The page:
The mezzo soprano Isabel Leonard made a noteworthy Metropolitan Opera debut last fall as Stéphano in Roméo et Juliette, demonstrating a lively stage presence and a radiant lyric voice. On Friday she proved that she is also confident on the recital stage, making her New York debut at Weill Recital Hall, ably accompanied by the pianist Brian Zeger.
A New York native with undergraduate and graduate degrees from Juilliard, Ms. Leonard offered an eclectic program including works by Hugo Wolf, Rachmaninoff and Schoenberg, and American songbook standards.
Ms. Leonard began with songs by the Cuban composer Joaquín Nin, including a heartfelt rendition of Alma, sintamos, a mother’s lament for her child.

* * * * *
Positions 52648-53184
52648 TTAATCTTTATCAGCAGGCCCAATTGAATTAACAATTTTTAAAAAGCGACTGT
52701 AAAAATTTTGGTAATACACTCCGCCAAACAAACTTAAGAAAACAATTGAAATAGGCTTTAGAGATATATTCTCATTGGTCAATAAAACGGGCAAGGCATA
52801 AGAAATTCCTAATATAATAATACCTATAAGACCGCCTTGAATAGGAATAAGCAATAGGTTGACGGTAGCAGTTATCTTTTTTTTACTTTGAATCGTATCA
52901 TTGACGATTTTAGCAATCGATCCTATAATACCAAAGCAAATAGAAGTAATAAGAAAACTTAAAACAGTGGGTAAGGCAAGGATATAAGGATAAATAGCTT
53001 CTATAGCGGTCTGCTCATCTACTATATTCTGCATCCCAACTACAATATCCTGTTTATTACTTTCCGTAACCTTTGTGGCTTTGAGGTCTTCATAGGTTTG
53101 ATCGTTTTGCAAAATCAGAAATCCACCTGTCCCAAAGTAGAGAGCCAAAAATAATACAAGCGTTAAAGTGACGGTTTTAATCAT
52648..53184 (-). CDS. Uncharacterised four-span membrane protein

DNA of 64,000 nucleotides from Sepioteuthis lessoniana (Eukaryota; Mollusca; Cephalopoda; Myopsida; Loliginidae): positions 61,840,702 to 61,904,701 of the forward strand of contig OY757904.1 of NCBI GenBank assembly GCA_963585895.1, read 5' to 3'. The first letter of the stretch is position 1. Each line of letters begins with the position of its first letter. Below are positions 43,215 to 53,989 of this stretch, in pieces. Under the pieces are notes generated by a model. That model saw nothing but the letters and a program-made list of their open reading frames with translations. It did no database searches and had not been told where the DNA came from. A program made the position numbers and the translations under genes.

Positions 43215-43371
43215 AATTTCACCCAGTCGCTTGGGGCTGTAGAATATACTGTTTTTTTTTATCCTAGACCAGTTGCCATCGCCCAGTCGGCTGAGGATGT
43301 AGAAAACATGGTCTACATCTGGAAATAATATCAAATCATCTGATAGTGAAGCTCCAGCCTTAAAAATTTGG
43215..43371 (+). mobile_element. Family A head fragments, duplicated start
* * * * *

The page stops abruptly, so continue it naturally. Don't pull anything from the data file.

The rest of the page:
Next came selections from Wolf’s Italienisches Liederbuch. Ms. Leonard vividly illuminated the contrasting moods, from the nastiness of “Do Be Quiet” to the beseeching tone of “You Young Men.”
She seemed fully warmed up and in her element in sensual, perfumed French songs by Reynaldo Hahn, which showed her silvery warm voice and elegant phrasing to great effect. She was also persuasive in Manuel de Falla’s Seven Spanish Popular Songs and selections by Rachmaninoff and Schoenberg.
As encores she offered a soulful rendition of the zarzuela aria “De España vengo” and an impassioned, nuanced performance of “Que fais-tu, blanche tourterelle?” from Roméo et Juliette.
The New York Times, Vivien Schweitzer, March 2008